Posted on: November 22, 2011 3:46 pm
Edited on: November 22, 2011 4:10 pm

Report: NY escort business off 30% during lockout

Posted by Ben Golliver


For five months we've searched high and low for any sign that National Basketball Players Association executive director Billy Hunter was competent and/or respected by his union's members. For five months, we came back mostly empty-handed, and we had our collective faith in Hunter seriously questioned last week when he decided to disband the union, throwing the 2011-2012 NBA season into an even deeper level of chaos.

Now, though, we finally have solid proof that Hunter was respected all along, that his difficult to decipher plan is unfolding exactly as he intended, and that his players are following his commands in lockstep.

CNBC.com reports that a New York escort service has seen its profits drop 30 percent because of the ongoing NBA lockout.
A 30 percent decline seems to be the Magic number, even for Henry, who runs an escort service in New York that he says charges between $400 and $4,000 an hour, depending on the woman.

Henry says he takes between 65 and 80 percent of the total cut to match the players and other high-profile fans, who are with the client an average of four hours.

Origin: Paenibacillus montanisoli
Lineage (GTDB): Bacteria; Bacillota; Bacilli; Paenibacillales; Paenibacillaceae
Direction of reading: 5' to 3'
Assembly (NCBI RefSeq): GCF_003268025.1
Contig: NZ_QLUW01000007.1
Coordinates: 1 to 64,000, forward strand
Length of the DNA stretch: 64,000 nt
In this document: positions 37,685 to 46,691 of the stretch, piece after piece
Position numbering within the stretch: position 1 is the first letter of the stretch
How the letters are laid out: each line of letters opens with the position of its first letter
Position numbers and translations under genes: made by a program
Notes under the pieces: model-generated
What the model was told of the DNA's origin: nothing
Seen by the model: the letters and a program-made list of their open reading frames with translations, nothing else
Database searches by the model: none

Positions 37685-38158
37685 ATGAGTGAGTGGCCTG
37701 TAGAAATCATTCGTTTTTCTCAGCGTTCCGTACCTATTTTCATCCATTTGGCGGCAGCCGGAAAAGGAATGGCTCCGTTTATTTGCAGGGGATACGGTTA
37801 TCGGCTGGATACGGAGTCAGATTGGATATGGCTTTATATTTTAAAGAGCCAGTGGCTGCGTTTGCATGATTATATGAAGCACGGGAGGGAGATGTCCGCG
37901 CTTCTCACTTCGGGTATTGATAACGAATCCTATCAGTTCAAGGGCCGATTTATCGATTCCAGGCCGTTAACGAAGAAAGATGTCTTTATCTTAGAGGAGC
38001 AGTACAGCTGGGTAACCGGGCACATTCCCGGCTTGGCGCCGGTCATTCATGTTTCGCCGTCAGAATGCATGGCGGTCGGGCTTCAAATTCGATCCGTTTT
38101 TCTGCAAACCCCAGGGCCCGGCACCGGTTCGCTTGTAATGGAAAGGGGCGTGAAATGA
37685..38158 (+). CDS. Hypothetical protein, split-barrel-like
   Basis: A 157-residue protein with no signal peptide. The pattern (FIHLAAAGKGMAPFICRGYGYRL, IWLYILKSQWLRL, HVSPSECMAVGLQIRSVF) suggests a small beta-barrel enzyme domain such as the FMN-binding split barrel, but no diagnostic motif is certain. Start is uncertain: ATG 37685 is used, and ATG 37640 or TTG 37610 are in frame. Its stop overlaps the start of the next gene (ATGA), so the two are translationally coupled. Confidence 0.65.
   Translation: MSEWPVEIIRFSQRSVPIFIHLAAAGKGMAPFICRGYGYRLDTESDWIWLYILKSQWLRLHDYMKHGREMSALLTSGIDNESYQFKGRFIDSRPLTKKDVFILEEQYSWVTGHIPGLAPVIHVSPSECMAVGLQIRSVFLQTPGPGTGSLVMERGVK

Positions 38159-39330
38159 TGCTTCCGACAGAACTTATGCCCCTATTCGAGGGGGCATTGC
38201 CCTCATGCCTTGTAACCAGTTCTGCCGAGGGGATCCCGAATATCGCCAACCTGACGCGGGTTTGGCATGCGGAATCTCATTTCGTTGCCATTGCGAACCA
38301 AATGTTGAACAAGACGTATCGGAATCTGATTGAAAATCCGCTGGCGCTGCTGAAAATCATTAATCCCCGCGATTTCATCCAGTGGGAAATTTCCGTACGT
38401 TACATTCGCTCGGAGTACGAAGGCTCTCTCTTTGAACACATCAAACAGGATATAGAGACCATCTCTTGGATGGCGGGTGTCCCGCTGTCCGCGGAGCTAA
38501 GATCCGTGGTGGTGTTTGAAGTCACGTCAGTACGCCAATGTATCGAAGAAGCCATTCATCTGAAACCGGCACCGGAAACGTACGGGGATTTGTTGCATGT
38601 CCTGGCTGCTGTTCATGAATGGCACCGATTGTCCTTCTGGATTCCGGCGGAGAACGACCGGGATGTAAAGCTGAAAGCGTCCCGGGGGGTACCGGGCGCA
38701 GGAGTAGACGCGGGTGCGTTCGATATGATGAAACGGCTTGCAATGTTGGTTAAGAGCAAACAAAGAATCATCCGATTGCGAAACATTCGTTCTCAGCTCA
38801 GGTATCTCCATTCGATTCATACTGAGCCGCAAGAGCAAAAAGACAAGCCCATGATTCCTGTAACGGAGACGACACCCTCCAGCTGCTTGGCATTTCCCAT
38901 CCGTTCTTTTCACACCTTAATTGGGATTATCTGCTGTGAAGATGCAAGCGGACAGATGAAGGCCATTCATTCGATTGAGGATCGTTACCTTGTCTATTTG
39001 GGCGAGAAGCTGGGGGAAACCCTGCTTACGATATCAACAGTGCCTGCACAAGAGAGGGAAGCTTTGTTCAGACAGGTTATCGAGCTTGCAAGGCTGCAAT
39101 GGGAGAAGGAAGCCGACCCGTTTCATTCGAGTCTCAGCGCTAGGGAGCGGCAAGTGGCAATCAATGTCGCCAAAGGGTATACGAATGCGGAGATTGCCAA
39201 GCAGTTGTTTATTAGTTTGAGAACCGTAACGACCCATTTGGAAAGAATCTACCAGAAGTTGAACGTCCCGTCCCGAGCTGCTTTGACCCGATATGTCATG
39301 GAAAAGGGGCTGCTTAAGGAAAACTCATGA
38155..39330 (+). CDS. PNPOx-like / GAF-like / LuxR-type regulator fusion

"There are replacements but they aren't as consistent and not nearly as high paying," Henry said.
Over the last two years, Hunter preached to his players that they should be saving their money. He kept preaching financial planning and many kept assuming that the players as a whole just tuned him out and went about their business. That thought was reinforced when Cleveland Cavaliers forward Samardo Samuels said that a bunch of NBA players were already "panicking" on the day that their first paychecks were missed this season. A few more missed paychecks, conventional wisdom dictated, and the players would cave.

But these New York escort numbers simply don't lie. The players have obviously cut back significantly. They clearly understand that they face the possibility of an extended work stoppage. This is sacrifice.

NBA commissioner David Stern and the owners must survey this statistic and force themselves to come to terms with a tough-to-swallow conclusion. Confronted with the players' steel-like solidarity under the tireless leadership of Hunter, it's time to get back to the bargaining table with an improved offer.
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